Wednesday, October 18, 2006
Wednesday, August 16, 2006
With the Rolleiflex near the old railway station
Well, I took the Rolleiflex out for a spin near the old railway station. From the train I had spotted the deserted warehouse of a construction company. Their dump really, with all kinds of old building materials and rusted equipment. I found these old windows somehow poetic. They must look even better on a desperate rainy day.
Friday, July 07, 2006
The dying minesweeper
The poor old thing was no longer needed and anchored up the Schelde river. Left to die. The Belgian Navy replaced a number of these old wooden minesweepers by modern boats with 'plastic' hulls. I retraced the history of these wooden minesweepers and found that they were originally bought from the U.S. right after WW II.
M906 is the only boat of its kind left. A couple of years ago a group of enthusiasts started restoration with only limited funds. They claim that if the ship is not taken care of urgently it will deteriorate beyond repair. Due to the daily tides on the river the ship comes to rest with all its weight on the hull and the wooden spine of the boat will eventually break...
This picture is from the first roll of film with my 'new' Rolleiflex 3.5F TLR with Planar lens.
I went back to the site last week, only to discover that M906 is no longer there. From the 'M906 Breydel' website I learned that at this time the ship is being wrecked at a nearby shipyard...
Wednesday, March 08, 2006
The Late Hour Snackbars for the Lonely
The simple and uninviting snackbars. Those that are open when all the other diners are closed, late at night. One year they are there, the next they are gone. These are the grimy snackbars where the lonely eat late at night after a hard day's work. They meet for a short while and some hang around before returning to their simple homes in the dark and cold streets of Brussels. Some even fall asleep above their unfinished plate...
Sunday, February 19, 2006
Some years ago, a friend and I came up with the idea of a joint photo project about the desolate, cold hearted and lonely city. The working title was "De Grootstad" (Flemish for 'the Big City') and the idea was to shoot exclusively with available light, which later became the official title of an exhibition we did with a selection of our best photos. Most of the time we ended up pushing the Tri-X at 1200 or 1600 ASA and we loved the resulting grain, the burnt and blooming highlights and the dirty effect because it suited the atmosphere so well of the city on those wet and dark december days and nights. I still do love that effect. Incidently, the above image pictures my friend Daniel leaning against a wall, composing his next shot. All the pictures shown here were taken in Brussels with my trusty Nikon FM and the Nikkor 24mm/F2.8 lens which I regard as my 'standard' lens.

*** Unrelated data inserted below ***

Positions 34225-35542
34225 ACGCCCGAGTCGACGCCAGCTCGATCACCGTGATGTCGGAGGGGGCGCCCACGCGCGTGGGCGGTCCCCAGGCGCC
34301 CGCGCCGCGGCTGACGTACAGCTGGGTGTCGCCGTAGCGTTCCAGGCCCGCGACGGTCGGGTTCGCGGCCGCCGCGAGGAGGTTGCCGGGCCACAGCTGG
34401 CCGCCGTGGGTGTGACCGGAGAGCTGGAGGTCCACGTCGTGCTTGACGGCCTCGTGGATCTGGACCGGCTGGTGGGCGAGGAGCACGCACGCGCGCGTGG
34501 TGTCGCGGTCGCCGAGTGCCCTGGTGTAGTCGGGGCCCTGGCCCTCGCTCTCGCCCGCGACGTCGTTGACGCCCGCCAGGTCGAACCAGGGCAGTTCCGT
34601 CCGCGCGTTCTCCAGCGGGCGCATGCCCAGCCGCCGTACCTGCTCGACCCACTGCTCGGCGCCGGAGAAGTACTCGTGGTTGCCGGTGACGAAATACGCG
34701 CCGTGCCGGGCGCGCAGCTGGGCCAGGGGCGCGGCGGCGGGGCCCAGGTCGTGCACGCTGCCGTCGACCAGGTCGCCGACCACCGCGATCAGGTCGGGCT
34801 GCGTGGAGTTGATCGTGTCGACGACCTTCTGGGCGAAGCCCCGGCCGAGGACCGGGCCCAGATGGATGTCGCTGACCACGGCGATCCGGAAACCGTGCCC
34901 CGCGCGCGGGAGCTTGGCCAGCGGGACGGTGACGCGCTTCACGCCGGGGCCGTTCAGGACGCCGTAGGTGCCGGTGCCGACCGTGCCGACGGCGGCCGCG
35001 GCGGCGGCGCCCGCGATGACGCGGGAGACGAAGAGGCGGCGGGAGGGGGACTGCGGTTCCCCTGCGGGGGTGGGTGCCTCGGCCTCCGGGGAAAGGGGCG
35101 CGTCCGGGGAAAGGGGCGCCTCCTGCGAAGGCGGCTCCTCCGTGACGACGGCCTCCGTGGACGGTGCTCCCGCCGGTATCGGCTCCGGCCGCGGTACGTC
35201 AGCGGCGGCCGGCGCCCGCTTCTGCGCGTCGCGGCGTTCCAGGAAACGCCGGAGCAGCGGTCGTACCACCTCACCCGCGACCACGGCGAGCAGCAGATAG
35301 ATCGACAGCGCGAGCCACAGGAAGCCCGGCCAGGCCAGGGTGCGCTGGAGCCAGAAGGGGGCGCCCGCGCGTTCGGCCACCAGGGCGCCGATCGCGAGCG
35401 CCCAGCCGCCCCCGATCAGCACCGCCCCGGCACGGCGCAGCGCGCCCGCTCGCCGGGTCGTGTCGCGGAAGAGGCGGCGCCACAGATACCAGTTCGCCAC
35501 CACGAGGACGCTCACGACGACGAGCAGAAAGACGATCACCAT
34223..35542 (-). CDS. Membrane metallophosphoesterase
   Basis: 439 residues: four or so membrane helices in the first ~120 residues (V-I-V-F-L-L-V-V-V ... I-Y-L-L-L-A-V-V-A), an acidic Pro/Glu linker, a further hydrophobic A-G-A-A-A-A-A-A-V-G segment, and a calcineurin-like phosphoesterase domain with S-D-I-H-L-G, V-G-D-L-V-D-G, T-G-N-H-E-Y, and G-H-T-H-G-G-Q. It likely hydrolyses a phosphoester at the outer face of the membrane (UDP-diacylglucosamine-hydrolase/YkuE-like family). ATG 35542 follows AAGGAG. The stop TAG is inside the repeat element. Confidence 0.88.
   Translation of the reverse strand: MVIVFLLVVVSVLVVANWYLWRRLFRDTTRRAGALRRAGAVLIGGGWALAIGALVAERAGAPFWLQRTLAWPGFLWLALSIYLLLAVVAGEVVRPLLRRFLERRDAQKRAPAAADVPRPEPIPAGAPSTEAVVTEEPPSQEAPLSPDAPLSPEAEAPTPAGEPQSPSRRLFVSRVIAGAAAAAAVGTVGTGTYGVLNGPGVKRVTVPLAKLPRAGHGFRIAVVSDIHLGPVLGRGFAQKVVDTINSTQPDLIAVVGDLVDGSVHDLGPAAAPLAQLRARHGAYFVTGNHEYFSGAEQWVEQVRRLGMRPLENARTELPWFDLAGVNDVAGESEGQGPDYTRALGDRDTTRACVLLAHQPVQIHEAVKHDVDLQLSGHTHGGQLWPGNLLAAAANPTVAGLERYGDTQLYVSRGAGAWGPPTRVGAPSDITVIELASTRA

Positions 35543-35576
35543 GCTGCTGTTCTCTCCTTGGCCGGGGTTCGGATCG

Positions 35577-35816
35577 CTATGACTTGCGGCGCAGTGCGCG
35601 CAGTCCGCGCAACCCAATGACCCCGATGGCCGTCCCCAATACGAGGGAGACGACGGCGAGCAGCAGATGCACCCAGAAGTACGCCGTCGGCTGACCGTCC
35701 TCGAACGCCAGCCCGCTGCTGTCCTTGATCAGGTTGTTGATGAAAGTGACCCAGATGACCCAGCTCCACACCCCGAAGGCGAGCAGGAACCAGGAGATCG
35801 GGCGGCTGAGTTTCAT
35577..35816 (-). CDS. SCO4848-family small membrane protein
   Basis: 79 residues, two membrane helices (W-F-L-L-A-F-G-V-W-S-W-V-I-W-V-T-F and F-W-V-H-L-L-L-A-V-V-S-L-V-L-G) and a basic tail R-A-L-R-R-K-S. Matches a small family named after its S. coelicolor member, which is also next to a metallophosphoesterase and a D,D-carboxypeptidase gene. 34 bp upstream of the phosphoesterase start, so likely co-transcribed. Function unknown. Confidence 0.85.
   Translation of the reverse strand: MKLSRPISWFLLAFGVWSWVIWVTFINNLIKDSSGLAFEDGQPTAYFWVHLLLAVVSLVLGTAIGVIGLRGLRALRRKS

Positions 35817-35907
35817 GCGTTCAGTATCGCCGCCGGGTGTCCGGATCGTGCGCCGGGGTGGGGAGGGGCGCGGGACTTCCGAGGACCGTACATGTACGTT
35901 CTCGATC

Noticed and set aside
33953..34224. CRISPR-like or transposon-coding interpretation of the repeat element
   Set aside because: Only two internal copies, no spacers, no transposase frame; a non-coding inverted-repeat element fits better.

All pictures by Benny Stevens (c)
Wednesday, December 21, 2005
A cheap Diana...
Diana cameras are not so hard to find but they can be expensive on the internet. I didn't want to pay $50-100 for a plastic toy camera. After all, I had owned one when I was 12 years old and it had only costed about $1 worth of lead pellets for the air gun at the local fair. Okay, that was a long time ago but still... A couple of weeks ago I unexpectedly ran into one of these on the sunday flea market and the seller had no idea that Dianas usually change owners for higher prices than what he wanted for it. On a clear and sunny day I loaded it with a roll of Fuji Acros 100 and headed for Brussels. Needless to say that this crappy plastic camera did not go unnoticed and that I felt slightly uncomfortable by the odd looks from the tourists with their newest digicams and phonecams. Anyway, here is a picture of the Atomium - one of the few monuments left of the Brussels 1958 world fair. The spheres were just being fitted with new aluminum plates.
A streak of sunlight catched my eye...
A streak of sunlight suddenly appeared from over the rooftops on the other side of the narrow street. It lit up one of the clipped buxus plants on this restaurants window sill. A bit of quiet poetry in a busy street leading to the Brussels Grand'Place. I prayed that the ray of light lasted long enough until all the tourists left my frame. Ilford Delta400 in Rodinal 1+7 : grain like pea soup!
Black & White Panoramics with the Xpan
The Hasselblad Xpan is a beautiful camera. It is extremely well built and very good looking and that's important too : you need a tool that you love and like to use in order to get good results from it. Unfortunately, making good pictures with an Xpan turned out to be more difficult than I expected. It took several rolls of film before I more or less came to grips with it. The 'best' results I have achieved with this camera so far were with black & white film, like the one posted here. One has to grow on this camera, instead of the other way around. For a moment I even thought the purchase of it was a mistake, but come to think of it : perhaps it's a good thing that the tool is a bit of a challenge to use. Would you rather be bored with a new camera right away? And in that case, can you expect different or better pictures from it than from your other gear? Learning to master the Xpan is demanding and requires patience, and that is something we all have too little of these days. Lesson learnt.